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Naomi Judd’s death records will be kept private – per her family’s request – due to the “graphic” nature in which she died, a judge ruled earlier this week.
The late singer’s husband, Larry Strickland, and her two daughters, Wynonna and Ashley Judd, filed a request in Williamson County, Tenn., on Monday to keep any investigation records into her suicide private as it may cause “emotional distress, pain and mental anguish” if released, per court documents obtained by NBC.
Naomi – who battled depression and mental illness for years – died of a self-inflicted gunshot wound on April 30.
Her family argued in the court documents that records could depict the deceased country superstar in a “graphic manner.”
“Moreover, the release of these records would continue to cause the entire family pain for years to come,” the filing also stated.
According to NBC, the request was temporarily granted, but a hearing regarding this matter was scheduled for Sept. 12.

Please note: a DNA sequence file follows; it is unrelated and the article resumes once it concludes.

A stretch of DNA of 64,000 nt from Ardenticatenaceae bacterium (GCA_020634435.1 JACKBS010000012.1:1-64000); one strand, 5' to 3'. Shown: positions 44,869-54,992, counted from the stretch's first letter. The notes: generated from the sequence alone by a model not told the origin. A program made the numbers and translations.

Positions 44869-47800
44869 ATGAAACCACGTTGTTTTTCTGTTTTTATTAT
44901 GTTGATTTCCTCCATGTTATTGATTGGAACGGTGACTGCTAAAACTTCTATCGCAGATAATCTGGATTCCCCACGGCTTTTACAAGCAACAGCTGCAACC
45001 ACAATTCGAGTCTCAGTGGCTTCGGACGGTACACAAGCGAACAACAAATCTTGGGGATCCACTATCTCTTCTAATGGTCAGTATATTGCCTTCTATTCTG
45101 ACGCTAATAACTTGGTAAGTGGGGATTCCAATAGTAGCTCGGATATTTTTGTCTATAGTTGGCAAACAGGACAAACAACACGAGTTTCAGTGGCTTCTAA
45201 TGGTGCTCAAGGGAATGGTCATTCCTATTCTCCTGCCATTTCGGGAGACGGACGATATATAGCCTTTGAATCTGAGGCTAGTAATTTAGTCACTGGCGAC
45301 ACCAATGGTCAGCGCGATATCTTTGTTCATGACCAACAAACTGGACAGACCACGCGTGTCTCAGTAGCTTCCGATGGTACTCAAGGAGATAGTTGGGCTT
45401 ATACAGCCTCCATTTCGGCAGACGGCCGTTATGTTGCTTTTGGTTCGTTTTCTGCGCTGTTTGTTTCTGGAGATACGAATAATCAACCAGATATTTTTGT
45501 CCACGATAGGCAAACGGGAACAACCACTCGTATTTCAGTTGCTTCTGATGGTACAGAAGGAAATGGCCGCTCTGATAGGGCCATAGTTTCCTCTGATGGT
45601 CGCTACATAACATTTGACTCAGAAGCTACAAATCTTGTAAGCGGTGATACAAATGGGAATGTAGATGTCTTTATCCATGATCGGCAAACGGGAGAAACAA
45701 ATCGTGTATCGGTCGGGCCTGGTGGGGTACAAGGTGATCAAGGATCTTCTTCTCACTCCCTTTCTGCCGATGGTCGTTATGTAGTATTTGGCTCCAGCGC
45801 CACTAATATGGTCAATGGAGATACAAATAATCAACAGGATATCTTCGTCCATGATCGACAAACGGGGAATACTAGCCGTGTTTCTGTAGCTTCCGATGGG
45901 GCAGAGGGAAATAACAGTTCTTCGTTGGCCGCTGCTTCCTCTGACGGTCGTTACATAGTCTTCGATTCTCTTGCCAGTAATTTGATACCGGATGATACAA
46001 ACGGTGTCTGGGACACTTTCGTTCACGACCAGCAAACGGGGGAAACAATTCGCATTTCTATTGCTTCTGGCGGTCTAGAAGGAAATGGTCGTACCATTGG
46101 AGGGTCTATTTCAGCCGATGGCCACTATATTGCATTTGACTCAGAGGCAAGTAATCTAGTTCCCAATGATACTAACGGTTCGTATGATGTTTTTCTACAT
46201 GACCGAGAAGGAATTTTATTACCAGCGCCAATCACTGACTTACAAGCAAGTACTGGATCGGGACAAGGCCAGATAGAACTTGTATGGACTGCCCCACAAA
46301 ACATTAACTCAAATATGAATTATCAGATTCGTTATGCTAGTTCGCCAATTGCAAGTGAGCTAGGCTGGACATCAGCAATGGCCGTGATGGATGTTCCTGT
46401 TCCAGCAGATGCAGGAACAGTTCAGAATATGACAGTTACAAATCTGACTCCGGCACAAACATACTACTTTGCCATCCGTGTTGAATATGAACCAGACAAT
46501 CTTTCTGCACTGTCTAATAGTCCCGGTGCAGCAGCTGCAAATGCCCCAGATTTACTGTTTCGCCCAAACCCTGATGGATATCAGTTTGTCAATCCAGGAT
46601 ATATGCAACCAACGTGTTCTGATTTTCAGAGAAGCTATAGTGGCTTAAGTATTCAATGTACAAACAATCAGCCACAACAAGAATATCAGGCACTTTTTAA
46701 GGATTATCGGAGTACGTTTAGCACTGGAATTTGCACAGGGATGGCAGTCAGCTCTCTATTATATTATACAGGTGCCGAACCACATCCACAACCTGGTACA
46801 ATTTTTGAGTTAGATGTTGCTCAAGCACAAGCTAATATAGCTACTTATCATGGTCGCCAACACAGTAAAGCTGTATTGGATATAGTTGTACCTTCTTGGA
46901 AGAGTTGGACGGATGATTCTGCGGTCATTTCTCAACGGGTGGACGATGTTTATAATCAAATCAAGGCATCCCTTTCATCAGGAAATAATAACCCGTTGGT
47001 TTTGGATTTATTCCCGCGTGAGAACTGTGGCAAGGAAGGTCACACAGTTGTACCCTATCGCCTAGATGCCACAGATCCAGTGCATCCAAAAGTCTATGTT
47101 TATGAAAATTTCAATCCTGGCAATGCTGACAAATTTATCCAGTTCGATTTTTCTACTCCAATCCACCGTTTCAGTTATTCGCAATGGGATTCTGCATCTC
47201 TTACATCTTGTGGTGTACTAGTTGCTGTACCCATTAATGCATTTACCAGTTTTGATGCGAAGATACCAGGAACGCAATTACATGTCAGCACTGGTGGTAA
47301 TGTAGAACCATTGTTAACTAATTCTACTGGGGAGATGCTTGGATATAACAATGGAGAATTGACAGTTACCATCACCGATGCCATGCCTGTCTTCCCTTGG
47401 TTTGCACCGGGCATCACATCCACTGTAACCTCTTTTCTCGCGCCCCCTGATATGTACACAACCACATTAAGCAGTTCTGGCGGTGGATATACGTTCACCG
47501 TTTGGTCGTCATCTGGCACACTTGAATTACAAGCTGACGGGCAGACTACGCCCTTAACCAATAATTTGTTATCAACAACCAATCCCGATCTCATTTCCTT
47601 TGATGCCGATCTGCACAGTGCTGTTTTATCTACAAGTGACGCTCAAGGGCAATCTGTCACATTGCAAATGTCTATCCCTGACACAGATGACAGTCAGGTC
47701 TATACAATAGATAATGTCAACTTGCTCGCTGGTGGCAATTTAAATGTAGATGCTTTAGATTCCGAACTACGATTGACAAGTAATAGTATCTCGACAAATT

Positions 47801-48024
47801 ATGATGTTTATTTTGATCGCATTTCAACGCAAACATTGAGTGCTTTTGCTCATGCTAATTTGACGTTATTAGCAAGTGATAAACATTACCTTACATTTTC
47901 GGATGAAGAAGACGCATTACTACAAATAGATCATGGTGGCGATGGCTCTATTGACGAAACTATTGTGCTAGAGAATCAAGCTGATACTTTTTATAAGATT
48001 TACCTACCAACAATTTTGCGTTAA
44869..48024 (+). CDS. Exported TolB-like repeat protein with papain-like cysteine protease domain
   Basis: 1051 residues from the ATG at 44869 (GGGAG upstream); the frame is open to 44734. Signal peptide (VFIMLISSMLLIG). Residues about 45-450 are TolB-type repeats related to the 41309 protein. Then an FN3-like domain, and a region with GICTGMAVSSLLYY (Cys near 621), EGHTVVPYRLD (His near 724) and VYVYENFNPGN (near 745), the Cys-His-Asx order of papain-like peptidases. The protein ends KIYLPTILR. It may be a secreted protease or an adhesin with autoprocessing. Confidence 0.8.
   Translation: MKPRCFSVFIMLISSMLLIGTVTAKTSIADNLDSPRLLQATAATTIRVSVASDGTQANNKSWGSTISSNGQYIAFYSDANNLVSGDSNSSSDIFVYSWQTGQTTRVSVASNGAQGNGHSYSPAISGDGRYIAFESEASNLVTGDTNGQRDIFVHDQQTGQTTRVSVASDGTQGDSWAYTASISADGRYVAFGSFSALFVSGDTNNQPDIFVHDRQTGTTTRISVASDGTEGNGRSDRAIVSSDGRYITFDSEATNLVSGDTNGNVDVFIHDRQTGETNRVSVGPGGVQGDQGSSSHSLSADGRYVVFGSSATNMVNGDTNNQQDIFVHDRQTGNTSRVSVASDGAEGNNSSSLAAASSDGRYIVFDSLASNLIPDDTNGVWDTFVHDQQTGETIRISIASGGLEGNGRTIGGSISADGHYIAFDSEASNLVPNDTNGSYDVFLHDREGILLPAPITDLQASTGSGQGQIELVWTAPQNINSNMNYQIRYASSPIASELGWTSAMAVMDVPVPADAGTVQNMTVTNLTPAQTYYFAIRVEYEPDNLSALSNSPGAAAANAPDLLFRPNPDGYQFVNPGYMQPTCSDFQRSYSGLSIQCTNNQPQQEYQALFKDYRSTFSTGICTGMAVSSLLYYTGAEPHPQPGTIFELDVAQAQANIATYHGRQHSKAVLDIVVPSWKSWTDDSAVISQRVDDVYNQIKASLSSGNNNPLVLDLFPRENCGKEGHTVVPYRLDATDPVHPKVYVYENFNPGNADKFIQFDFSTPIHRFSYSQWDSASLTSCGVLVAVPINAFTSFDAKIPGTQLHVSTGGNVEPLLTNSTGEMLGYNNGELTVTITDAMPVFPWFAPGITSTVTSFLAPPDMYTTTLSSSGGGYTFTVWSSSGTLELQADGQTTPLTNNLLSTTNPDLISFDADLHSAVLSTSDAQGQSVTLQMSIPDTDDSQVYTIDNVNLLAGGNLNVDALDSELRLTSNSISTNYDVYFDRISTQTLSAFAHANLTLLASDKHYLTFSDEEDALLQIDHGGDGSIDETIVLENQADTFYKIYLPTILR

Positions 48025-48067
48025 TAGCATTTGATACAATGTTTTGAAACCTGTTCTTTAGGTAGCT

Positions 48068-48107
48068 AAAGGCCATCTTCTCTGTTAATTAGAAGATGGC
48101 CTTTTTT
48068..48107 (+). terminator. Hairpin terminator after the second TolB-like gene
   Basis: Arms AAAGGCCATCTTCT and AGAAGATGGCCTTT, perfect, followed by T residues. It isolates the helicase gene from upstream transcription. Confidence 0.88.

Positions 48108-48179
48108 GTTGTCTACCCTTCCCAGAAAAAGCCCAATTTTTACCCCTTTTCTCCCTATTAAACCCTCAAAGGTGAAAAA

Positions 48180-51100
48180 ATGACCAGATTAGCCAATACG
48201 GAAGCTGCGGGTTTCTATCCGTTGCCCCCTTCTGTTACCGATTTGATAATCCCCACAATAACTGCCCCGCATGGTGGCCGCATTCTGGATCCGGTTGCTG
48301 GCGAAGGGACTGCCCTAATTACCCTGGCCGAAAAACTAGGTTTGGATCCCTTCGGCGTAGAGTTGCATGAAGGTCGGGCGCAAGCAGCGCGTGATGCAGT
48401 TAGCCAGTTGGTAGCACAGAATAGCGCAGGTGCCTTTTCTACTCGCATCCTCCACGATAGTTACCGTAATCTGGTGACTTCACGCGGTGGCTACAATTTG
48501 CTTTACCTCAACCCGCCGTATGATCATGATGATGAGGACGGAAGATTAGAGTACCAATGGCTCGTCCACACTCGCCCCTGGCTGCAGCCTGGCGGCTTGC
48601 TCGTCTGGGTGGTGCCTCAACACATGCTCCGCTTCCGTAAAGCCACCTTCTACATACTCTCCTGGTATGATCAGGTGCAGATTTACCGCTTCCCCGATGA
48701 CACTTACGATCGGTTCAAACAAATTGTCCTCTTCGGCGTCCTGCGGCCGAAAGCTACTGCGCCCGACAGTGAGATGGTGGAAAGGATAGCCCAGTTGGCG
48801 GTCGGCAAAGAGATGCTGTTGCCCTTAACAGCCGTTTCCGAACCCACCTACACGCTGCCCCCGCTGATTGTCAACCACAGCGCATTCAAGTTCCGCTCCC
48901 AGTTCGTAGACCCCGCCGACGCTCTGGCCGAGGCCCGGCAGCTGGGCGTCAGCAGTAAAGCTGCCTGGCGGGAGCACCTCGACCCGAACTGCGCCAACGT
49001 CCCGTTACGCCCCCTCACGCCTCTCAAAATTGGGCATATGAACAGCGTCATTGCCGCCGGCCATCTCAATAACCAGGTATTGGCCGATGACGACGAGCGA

Strickland and the Judd sisters filed this request on the same day news broke that Naomi had left her daughters’ names out of her last will and testament and made her husband executor of her estate.
Wynonna, 58, and Ashley, 54, did not address the apparent slight but a source told RadarOnline.com earlier this week that Wynonna is “upset” that she was excluded because she formed half of the duo The Judds.
The singer reportedly believes she was “a major force behind her mother’s success.”
A legal expert told Page Six exclusively on Tuesday that while it is “common” for a person to name the spouse as the executor of their will, “leaving out her daughters seems pointed, like a purposeful act on Naomi’s part.”
Attorney Holly Davis added, however, that if “there is an issue or tension between the husband and the daughters, we will find out if there will be a will contest via probate lawyers in the coming days.”